In the mean time the enemy had landed a large force on the Missouri shore, and soon after engaged the forces sent to re-enforce Colonel Tappan, under the command of Brigadier-General Pillow. The enemy finally succeeded in reaching the river below Belmont, and planted a battery that played upon our boats. The gunboats again dropped down the river. About the same time I received information from the general commanding that a large force was on their side of the river. I saw that the plans of the enemy were to prevent re-enforcements from crossing the river. I sent an order to Lieutenant Humes to advance Captain Bankhead's battery to the shore and drive the Federal battery and troops from the position they had taken, but this had been effected, by an order already given by the major-general, by Captain Smith's battery and the rifled gun in the fort. The gunboat after an hour's conflict again retired, after having come low enough down the river to throw shell into the works.
At about 11 o'clock I was informed that Colonel Marks' regiment, commanded by Lieutenant-Colonel Barrow, Colonel Marks commanding First Brigade, was ordered to cross the river, Colonel Marks commanding. I saw with pride and pleasure the noble and decisive part their regiment played in the action. I send inclosed Colonel Marks' report. Towards the close of the day, by order of the major-general, I sent Colonel Neely's (Fourth Tennessee) regiment and Colonel Scott's Twelfth Louisiana Regiment across the river, commanded by Colonel Neely. These regiments crossed too late to take an active part in the action. The heaviest fire from the gunboats was against the batteries of Captain R. A. Stewart and Captain S. H. D. Hamilton, resulting from their advanced position. They and their men deserve credit for the effective service rendered. The heavy battery under the command of Major A. P. Stewart rendered effective service both against the gunboats and the enemy across the river. It is proper here to state that I advanced Colonel E. W. Gantt's Arkansas regiment, not properly belonging to my division, upon the Milburn road, to report any attack from that quarters, in the execution of which order Colonel Gantt came very near losing his life from the bursting of a shell.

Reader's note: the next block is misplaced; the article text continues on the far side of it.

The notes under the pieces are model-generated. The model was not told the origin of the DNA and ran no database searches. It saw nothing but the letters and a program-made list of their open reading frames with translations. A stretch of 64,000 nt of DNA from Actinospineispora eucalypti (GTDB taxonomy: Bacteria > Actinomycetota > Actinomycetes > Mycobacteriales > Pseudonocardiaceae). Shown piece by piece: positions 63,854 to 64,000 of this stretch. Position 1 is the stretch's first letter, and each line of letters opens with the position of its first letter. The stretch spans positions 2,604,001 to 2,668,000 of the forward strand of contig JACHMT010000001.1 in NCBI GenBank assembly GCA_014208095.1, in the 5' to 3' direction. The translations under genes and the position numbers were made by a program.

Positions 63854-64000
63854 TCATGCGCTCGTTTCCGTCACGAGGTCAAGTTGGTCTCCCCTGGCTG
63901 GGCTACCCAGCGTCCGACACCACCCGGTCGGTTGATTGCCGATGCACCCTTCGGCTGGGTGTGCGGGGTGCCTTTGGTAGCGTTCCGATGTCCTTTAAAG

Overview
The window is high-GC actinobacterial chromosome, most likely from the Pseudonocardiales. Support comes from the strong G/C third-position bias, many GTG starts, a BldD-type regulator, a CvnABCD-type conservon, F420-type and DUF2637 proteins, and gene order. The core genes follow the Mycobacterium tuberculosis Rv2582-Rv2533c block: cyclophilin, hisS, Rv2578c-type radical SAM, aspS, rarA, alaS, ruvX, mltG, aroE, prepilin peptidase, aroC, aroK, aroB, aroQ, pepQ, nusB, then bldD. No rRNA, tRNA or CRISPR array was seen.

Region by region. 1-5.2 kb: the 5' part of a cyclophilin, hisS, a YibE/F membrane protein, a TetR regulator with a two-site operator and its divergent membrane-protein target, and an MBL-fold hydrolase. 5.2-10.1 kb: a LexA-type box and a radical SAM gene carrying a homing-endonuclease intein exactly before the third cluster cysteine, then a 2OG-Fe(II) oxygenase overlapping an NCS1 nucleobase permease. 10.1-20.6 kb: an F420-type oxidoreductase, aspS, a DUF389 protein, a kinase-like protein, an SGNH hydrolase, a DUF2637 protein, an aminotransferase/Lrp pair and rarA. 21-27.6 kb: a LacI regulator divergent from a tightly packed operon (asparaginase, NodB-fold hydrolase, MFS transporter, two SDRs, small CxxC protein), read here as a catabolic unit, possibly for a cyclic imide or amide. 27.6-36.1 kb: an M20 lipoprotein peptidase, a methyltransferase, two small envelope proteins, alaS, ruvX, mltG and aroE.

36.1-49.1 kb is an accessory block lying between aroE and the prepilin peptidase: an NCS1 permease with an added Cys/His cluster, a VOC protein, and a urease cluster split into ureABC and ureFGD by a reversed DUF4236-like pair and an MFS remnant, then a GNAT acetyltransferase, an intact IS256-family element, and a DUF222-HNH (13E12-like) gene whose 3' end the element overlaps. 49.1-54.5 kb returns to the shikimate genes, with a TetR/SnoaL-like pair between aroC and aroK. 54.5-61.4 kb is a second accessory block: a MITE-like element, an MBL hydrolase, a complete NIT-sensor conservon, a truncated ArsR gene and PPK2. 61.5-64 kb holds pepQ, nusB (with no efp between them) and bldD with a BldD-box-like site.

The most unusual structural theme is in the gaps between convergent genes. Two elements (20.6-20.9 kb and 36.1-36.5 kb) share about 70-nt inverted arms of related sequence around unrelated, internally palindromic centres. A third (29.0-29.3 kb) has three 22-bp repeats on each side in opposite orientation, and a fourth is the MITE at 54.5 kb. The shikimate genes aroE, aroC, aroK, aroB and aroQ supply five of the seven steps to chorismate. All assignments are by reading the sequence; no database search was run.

I take pleasure in commending the gallant conduct of my staff, Lieutenant Balt. Barrow, acting assistant adjutant-general; Major George W. McCown, aide-de-camp; Major E. W. Dyer, quartermaster; Lieutenant G. P. Smart, adjutant artillery, who remained with me during the day, and Captain George T. Moorman, acting aide-de-camp, who were much exposed in the line of their duty-Major McCown and Captain Moorman on both sides of the river.
I regretted that I was deprived of the service of Major Bradford, adjutant-general, and Lieutenant Henry S. Foote, jr., aide-de-camp, who was absent under orders. Sergt. E. M. Ross was much exposed, and useful in bringing me accurate information.
Major Butler, of the Eleventh Regiment, fell mortally wounded in advance of his regiment. Lieutenant J. R. Alexander was killed, gallantly leading his men. Lieuts. R. R. Denninson and James Miller were wounded.
I send a list of the killed and wounded.* I am happy to say that all my command, wherever employed, exhibited coolness and decision.
Very respectfully submitted.
J. P. McCOWN,
Brigadier-General, C. S. Army.
Captain E. D. BLAKE,
Acting Assistant Adjutant-General.
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